As it turned out, it wasn't a hassle to cut at all. Nice!

I then needed to obtain some metal hardware to create my own leveler assemblies. John upstairs suggested a few weeks back I check out the local hardware store, so now I had my chance. A quick 10 minute drive later and I was there - Florence Hardware:


Let me tell you folks, this was like a dreamy trip into the past. It's actually a REAL hardware store. Aisles close together and crammed full of stuff. Things crammed up to the rafters. And the staff actually know what they have in the store and where its located. Imagine that! They carried a diverse assortment of fasteners and I was able to cobble together the bits I needed for my leveler feet in short order. I was so happy to find a place like this! I'm so fed up with the box stores and the chain outlets which all seem to carry pretty much the same monoculture of stuff. Thank god there are still some small diverse outfits like Florence Hardware still around!! That's one store I will be frequenting in the future.

All for today. Tomorrow I'll complete the work on the levelers and their mortises and then can finish off the profiling work. Thanks so much for coming by today. Comments always welcome.

--> on to post 36

5 comments:

  1. Hello,
    I have been following your post with great interest. It is refreshing to find a craftsman building at such a high level. If I read another story about how to cut dovetails! I also build furniture and I use levelers on two of the four legs. I am very interested to see how you go about solving your dilema. Please cover that in some detail.
    I have been absolutley amazed how stable the timbers have been with so much cutting and chopping. What a relief with all the close tolerances you must have in your design.
    Wishing you the best.

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  2. Almost no floor is flat, so levelers will solve that, but given the weight of the table, isn't there the possibility that the legs will settle by themselves a bit to sit flat? It works that way sometimes.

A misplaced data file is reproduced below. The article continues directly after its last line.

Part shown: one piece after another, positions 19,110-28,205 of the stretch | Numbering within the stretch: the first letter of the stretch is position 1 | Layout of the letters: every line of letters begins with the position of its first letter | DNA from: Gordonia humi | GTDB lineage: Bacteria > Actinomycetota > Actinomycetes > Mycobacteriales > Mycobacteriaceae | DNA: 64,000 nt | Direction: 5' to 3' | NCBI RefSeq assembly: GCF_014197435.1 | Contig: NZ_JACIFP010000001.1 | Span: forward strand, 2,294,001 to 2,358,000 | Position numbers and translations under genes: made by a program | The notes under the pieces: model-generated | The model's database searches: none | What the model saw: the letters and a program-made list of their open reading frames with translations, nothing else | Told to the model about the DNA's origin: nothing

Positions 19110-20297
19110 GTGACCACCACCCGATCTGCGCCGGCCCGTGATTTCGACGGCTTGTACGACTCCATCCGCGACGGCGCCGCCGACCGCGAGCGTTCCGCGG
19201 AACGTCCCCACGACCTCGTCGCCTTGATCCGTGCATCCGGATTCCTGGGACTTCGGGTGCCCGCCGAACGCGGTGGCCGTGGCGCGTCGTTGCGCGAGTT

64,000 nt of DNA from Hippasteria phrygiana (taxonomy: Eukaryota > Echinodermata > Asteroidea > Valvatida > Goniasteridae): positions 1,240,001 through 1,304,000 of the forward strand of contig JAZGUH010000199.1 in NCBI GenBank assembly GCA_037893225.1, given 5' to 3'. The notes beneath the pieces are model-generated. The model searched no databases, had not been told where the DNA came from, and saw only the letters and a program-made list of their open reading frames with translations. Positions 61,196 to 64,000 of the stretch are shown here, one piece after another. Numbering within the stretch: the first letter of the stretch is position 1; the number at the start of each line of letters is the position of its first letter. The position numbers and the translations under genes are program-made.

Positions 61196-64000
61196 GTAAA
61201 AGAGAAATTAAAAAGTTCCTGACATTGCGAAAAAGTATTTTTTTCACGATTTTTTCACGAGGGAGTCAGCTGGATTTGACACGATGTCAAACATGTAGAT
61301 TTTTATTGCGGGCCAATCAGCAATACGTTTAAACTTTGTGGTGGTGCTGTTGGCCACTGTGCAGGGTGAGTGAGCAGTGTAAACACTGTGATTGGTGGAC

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  3. Glad you didn't use the chrome feet!
    Enjoyed the pic of the hardware store, just look at the decorative pillar tops. Table legs look very attractive.

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  4. John,

    funny! Hmm, I was thinking it was time to do a write up on carcase dovetailing. Pins first or tails fir---. Okay, I'll shut up!

    I though about using levelers on just two legs, but the table is long and not easily spun around. I want to level the table so that the top is really, well, level. So a marble or cylinder wouldn't roll off. Depending upon where the floor is out, you could get lucky with using levelers on two legs - or you could level out the teeter on two legs and have the table top on a slight slope. So, I'm putting the levelers on all four legs. There is no disadvantage to doing so, other than a little extra labor.

    Djy,

    well, what I understand is that "the legs settling by themselves" means the frame of the table will have to twist a slight amount to do that, and coming from a timber framing background, such an idea is not appealing at all for a structure of any kind. Besides, in older houses in New England sometimes the floor could be 1/2" or even 3/4" out from one end to another and I very much doubt that the table could flex out to accommodate that much unevenness. The last place I lived in had a very uneven pine plank floor that looked like an ocean swell in profile. And then in the winter with the frost heave it would get a little worse!

    So I'd rather anticipate the issues ahead of time and try to provide so solution, though it is always possible that the installed location for this table will be perfectly flat and the levelers unnecessary additions - for the time being. Who knows where the table will be 50 years from now?

    Gordon,

    glad you like the table legs. To my delight the client really liked them too. Just imagine how they'll look once the finish gets applied and they are polished up a bit. I can hardly wait!

    ~Chris

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  5. Hi Chris,
    Again you show that you work at a higher level than most. I live in Montana and out here we are not allowed to have marbles at the dinner table so we dont need tables that level.
    Wishing you the best,
    John Deerman